Hot Typography Trends 2014.
By Nir Barlev
Apr 1, 2014
A website's typography can make or break the entire design. Good typography makes a website more appealing to a user, improves usability, and can even improve conversions and sales. With quality content becoming more and more important, good typography is key to accentuating the design and layout of your site, and for engaging your users.
Like all web and design trends though, typography styles are always evolving and changing with the expanding Internet. Businesses looking to create appealing brands can no longer settle for boring, bland fonts like the standard Times New Roman, or Arial. To stand out from the pack, implementing beautiful and design-complementing typography is a must.
The following trends are some of the highest-performing and biggest trends in the field for 2014.
This growing trend in 2013 has seen a tremendous boost in 2014. Handwritten fonts provide an emotional element and a feeling of personalization.
The desire to convey a friendly, sociable feel has led to this growing use of clean-lined handwriting fonts. With the wide variety available, conveying emotion and adding a personal touch is now easier, and more effectively implemented.
Icons are an integral part of many websites, and promote ease of navigation. However, previous limitations with icons required them to be images, and caused limitations on their usage due to scaling and image size. With the introduction of icon fonts, scalability became a non-issue, an especially important benefit for responsiveness and retina displays. Due to their font nature, designers are able to customize the icons on the website on the fly by utilizing CSS3 or HTML5, applying effects such as rollovers, color changes, and resizing. The flexibility these fonts offer contributes greatly to their rapidly growing popularity and usage on an increasing number of websites.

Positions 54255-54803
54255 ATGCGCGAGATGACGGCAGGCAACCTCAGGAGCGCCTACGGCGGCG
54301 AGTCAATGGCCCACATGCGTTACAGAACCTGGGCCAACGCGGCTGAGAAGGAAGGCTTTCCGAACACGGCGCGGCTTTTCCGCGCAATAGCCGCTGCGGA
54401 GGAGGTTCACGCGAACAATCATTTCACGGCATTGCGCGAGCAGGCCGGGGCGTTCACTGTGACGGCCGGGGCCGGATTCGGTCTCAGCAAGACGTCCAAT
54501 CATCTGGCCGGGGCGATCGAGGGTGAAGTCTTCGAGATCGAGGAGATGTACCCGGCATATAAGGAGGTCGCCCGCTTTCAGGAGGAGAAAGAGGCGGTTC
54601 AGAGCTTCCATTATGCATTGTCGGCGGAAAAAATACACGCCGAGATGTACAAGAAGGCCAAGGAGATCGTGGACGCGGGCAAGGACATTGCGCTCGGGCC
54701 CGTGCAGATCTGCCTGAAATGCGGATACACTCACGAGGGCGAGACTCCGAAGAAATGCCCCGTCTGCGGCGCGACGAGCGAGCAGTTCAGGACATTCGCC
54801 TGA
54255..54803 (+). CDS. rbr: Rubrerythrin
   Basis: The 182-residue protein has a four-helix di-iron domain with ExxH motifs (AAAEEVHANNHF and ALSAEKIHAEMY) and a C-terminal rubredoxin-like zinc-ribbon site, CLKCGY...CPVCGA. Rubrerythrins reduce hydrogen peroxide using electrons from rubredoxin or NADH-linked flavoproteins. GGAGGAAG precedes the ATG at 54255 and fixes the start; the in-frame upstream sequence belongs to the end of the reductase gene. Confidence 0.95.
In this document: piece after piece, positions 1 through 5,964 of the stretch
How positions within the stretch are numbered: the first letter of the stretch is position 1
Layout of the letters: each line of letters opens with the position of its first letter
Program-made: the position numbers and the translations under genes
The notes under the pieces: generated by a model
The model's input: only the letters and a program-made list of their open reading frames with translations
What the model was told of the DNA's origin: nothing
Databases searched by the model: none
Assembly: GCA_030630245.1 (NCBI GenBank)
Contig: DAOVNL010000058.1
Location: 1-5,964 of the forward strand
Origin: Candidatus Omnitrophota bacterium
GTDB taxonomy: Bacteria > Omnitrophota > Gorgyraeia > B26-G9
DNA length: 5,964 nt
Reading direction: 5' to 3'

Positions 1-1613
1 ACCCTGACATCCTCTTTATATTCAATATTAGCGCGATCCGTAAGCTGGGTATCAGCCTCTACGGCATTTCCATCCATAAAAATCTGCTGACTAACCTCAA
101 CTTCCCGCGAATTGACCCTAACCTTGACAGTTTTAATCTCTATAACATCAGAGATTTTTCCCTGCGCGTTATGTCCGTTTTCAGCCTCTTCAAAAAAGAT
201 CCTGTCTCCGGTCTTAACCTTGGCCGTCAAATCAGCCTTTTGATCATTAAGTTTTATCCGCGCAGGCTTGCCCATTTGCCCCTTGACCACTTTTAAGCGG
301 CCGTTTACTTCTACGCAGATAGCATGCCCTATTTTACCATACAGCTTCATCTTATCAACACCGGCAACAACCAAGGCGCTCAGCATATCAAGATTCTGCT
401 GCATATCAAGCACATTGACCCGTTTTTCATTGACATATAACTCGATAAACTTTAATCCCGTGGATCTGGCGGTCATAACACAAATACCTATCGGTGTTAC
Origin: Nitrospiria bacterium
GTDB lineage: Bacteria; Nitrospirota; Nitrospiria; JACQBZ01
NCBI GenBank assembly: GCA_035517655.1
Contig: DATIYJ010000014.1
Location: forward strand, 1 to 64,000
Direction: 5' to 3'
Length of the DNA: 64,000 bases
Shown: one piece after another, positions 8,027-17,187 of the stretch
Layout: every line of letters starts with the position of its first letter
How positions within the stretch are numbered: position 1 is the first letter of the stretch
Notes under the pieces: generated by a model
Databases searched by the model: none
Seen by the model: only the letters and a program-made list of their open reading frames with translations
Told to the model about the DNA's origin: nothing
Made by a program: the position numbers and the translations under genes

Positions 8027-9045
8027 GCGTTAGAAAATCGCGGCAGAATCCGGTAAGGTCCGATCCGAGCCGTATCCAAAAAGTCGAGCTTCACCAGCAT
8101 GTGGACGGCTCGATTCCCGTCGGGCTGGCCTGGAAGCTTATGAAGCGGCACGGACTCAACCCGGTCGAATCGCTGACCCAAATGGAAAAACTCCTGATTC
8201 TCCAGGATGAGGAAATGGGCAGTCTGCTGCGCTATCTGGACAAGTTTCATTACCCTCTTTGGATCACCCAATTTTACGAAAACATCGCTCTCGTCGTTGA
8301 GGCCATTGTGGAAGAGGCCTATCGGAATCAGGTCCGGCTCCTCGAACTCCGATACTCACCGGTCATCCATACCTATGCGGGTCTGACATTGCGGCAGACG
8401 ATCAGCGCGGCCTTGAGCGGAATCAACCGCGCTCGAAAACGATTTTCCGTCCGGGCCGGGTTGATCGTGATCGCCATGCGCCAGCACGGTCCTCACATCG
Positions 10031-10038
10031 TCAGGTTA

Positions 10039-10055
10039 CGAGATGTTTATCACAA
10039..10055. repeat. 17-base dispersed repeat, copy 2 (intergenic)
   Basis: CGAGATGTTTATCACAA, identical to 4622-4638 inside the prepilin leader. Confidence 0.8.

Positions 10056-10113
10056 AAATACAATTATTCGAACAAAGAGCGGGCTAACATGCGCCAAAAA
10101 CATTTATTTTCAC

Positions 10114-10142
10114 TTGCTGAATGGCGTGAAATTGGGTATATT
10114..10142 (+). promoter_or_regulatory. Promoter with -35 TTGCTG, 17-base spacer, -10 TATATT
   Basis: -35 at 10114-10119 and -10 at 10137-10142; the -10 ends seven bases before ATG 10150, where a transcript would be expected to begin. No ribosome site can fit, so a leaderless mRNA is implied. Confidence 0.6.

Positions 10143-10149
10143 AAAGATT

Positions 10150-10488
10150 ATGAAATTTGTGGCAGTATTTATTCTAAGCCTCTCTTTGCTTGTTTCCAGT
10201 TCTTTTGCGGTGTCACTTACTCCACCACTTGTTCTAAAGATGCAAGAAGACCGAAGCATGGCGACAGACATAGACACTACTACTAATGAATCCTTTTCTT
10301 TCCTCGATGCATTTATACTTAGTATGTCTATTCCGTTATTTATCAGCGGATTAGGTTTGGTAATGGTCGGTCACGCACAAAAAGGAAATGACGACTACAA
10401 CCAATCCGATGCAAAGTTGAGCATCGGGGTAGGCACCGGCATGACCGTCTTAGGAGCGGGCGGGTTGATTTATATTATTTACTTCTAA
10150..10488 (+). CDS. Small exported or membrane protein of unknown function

Ever-increasing screen resolutions have changed the industry in both televisions and computer monitors. Having come a long way from the old standard of 800 x 600 resolution, the new prevalence of 720p and 1080p monitors may increase the detail that one can see, but it also reduces the size of fonts. In the early 2000s, 8-point font was the standard, and up until recently, 12- to 14-point was the common size to use. But with improved pixel ratios, the typical 12-point font standard can no longer be used as the rule, and actually suffers from readability issues on many screens. Designers now find themselves implementing much larger font sizes, especially in headlines, and with specialized typography to draw users into their website.
This trend, started by Microsoft's Windows 8's flat Metro design, saw a tremendous increase in websites using the design tactic in 2013. This fad continues to expand across websites, emphasizing function over form, and on minimalist layouts. Connecting to this trend is the advent of “flat” fonts that favor readability, crisp lettering, clean lines, and even stroking.
Sansserif typefaces have become the preferred choice with layouts, such as Helvetica, Futura, and Bebas Neue. Sharp, clean fonts such as those are becoming the leading option with flat layouts, due to their minimal design. While serif may make a comeback, it is becoming mostly reserved for very formal websites, news media outlets, or print media.
Follow these Top Typography Trends of 2014 to find the type that’s just your type. Then “type” your response into the comments! (No typos please.)
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